The United Arab Emirates (UAE) has recently initiated the roll-out of a 9% corporate tax, marking a significant shift in the country’s fiscal landscape. Interestingly, this new measure exempts businesses operating within the country’s numerous free zones, further enhancing the UAE’s reputation as a leading regional commercial powerhouse.
This new business tax implementation comes on the heels of a 5% value-added tax (VAT) implemented in 2018, a move that gradually shifted the UAE from its tax-free status. This taxation evolution aligns with the nation’s broader ambition to fortify its position as a global trading and tourism hub, while continuing to attract the affluent population worldwide.
The UAE’s Ministry of Finance has outlined the new regulations. Qualifying entities within the UAE’s 30+ free zones, a significant source of export revenue, will be taxed at a 0% rate. This is applicable even when conducting strategic activities such as manufacturing, goods processing, and logistics services on the mainland.
This tax strategy has been carefully designed to nurture strategic sectors within the free zones. While a degree of migration may occur, the overarching objective remains to maintain the UAE’s appeal as an attractive business destination.
The rationale behind the introduction of this tax aligns with international measures aimed at combating tax avoidance, as well as managing the challenges posed by the digital transformation of the global economy. The UAE continues to be a region where personal income taxes are not levied.
The trend of tax reform is gradually emerging across the Gulf Cooperation Council (GCC), which has traditionally relied on hydrocarbon revenues to fund budgets. In 2017, GCC member states agreed to introduce VAT, marking a shift towards diversified sources of revenue.
According to S&P ratings agency estimates, this new tax could enhance the annual revenues of the UAE’s seven emirates by 1.5%-1.8% of gross domestic product from 2025, based on the VAT model. This model stipulates that 70% of receipts go to the emirate that collected the tax, with the remaining portion channeled to the federal government.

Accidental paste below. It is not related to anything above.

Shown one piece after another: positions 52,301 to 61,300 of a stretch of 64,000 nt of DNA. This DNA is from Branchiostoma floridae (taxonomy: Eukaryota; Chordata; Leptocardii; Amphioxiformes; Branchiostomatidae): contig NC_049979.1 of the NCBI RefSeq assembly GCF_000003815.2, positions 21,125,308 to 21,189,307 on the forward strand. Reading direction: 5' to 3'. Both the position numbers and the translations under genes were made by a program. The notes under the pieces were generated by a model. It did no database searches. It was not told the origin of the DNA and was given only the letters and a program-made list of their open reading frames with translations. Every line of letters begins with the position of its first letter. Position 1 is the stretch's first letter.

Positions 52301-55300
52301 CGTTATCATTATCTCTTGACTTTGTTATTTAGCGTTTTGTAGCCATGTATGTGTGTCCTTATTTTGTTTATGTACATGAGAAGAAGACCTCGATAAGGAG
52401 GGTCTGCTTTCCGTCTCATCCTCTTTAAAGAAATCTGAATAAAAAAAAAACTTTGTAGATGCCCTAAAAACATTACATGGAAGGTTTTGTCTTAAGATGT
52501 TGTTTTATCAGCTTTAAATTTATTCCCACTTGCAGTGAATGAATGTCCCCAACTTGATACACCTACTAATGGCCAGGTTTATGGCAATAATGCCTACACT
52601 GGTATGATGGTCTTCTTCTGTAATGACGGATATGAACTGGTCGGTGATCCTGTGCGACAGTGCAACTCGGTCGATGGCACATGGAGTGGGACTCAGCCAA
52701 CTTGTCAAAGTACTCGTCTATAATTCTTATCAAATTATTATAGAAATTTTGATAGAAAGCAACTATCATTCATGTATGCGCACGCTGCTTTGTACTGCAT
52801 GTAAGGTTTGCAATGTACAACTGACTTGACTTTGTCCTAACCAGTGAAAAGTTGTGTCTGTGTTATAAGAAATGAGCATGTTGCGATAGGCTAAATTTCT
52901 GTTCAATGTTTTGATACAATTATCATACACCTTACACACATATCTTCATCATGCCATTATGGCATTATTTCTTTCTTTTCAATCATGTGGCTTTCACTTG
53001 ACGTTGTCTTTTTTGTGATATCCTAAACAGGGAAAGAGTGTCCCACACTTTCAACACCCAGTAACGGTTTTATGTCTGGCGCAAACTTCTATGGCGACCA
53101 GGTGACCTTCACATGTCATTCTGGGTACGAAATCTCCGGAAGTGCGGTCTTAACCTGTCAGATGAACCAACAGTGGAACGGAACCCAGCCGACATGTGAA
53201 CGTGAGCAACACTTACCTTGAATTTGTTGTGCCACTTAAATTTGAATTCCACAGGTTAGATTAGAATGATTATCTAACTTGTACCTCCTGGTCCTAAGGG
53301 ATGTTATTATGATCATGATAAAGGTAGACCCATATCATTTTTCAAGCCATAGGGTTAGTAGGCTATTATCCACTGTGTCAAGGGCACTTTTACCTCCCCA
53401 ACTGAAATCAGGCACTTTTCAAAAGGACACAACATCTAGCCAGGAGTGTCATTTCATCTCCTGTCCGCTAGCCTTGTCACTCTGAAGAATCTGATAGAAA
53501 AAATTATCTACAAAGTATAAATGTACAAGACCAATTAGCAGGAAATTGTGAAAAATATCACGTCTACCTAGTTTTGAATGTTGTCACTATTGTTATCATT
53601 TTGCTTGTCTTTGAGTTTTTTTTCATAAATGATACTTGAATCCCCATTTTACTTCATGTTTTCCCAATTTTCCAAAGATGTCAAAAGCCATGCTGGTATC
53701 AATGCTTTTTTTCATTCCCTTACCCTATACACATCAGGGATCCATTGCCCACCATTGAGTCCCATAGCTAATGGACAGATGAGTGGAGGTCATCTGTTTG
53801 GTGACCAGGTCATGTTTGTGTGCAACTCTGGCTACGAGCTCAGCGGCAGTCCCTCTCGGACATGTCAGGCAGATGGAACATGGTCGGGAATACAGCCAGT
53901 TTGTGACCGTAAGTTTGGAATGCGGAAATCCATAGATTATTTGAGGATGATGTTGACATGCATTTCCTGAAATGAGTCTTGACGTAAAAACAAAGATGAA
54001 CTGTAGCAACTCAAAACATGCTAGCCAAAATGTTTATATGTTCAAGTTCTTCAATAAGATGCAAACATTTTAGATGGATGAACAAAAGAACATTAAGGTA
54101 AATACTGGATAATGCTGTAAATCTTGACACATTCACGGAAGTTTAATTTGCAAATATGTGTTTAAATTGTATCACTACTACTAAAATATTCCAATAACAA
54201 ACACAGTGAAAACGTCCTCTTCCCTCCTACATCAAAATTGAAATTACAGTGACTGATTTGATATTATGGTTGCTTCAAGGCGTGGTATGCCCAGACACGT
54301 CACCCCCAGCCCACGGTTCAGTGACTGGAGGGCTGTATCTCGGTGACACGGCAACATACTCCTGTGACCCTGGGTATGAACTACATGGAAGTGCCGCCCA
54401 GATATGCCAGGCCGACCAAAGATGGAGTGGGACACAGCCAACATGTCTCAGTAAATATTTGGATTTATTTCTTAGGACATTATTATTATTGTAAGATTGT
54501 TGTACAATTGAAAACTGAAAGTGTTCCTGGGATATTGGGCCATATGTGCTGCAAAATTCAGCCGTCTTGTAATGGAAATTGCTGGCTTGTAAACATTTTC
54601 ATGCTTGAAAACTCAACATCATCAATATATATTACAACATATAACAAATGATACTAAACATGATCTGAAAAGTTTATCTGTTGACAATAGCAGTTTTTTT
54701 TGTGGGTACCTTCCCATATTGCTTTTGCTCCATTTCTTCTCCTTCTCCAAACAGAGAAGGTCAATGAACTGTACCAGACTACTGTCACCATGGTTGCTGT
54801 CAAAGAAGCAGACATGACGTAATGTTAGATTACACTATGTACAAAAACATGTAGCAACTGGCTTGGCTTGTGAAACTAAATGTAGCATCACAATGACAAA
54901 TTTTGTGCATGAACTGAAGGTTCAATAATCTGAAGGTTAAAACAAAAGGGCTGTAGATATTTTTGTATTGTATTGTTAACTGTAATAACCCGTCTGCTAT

Notably, the exact distribution of tax revenues among individual emirates has yet to be detailed, and the full impact of the tax on diversifying government revenue away from the oil sector remains to be seen.
The UAE’s 9% rate on taxable income exceeding 375,000 dirhams (approximately $100,000) is the lowest in the GCC, with the exception of Bahrain, which does not levy a general corporate tax. In comparison, Saudi Arabia imposes a 20% tax rate, Qatar 10%, Kuwait and Oman 15% on foreign-owned companies.
This tax reform is seen by experts as a crucial step in aligning the UAE with global best practices. While maintaining competitiveness at both regional and global levels remains paramount, the tax rate is not considered excessively high, particularly when compared to other jurisdictions worldwide.
The new corporate tax will take effect when businesses’ financial years begin, with the first tax returns not due until 2025.
The introduction of the UAE’s corporate tax coincides with the global minimum corporate tax proposed by the Organisation for Economic Cooperation and Development (OECD). This global tax, agreed upon by 136 signatories including the UAE, mandates a minimum 15% tax rate to minimize tax avoidance by large companies.
While the UAE has yet to announce how the OECD tax will be implemented, the launch of its own corporate tax system is a proactive measure. If the UAE had not initiated its own system, another country where the company operates could potentially have the right to collect the 15% tax.
The UAE’s new tax legislation stipulates a 0% or 9% tax rate, with provisions for smaller earners and the exclusion of personal income from employment, investment, and real estate. This balanced approach aims to support small and medium enterprises and startups, while discouraging companies from relocating away from the UAE.